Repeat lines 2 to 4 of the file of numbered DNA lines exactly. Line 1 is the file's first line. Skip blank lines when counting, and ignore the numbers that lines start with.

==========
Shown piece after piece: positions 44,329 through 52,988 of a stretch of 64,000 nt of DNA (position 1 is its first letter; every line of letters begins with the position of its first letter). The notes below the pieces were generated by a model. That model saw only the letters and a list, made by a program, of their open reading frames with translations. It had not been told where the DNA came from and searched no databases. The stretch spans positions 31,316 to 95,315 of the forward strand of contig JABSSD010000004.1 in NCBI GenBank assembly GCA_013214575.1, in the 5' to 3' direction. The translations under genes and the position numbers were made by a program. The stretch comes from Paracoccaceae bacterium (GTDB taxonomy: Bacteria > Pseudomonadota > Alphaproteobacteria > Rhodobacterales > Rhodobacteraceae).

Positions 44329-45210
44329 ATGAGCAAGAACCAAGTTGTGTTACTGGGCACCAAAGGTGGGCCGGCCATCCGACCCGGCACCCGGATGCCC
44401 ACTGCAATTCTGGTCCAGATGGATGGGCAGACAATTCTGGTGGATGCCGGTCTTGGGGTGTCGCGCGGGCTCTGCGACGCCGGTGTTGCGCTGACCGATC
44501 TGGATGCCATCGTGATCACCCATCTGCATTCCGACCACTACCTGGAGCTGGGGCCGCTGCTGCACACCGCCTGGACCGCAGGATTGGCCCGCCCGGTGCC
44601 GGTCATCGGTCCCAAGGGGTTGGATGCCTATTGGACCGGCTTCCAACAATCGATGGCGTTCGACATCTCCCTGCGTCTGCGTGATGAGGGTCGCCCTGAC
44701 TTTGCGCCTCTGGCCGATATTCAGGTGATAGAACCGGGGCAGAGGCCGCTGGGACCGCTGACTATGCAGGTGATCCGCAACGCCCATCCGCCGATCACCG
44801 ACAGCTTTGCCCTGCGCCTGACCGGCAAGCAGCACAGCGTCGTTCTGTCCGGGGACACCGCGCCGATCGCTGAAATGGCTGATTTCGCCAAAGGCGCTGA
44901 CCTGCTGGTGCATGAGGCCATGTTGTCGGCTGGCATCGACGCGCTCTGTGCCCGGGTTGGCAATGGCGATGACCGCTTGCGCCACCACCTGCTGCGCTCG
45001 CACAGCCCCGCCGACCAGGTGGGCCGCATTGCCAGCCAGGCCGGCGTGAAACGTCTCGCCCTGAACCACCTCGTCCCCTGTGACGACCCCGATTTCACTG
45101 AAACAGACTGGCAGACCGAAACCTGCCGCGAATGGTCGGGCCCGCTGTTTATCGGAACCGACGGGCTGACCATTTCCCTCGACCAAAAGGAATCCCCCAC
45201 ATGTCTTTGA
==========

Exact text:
Positions 44329-45210
44329 ATGAGCAAGAACCAAGTTGTGTTACTGGGCACCAAAGGTGGGCCGGCCATCCGACCCGGCACCCGGATGCCC
44401 ACTGCAATTCTGGTCCAGATGGATGGGCAGACAATTCTGGTGGATGCCGGTCTTGGGGTGTCGCGCGGGCTCTGCGACGCCGGTGTTGCGCTGACCGATC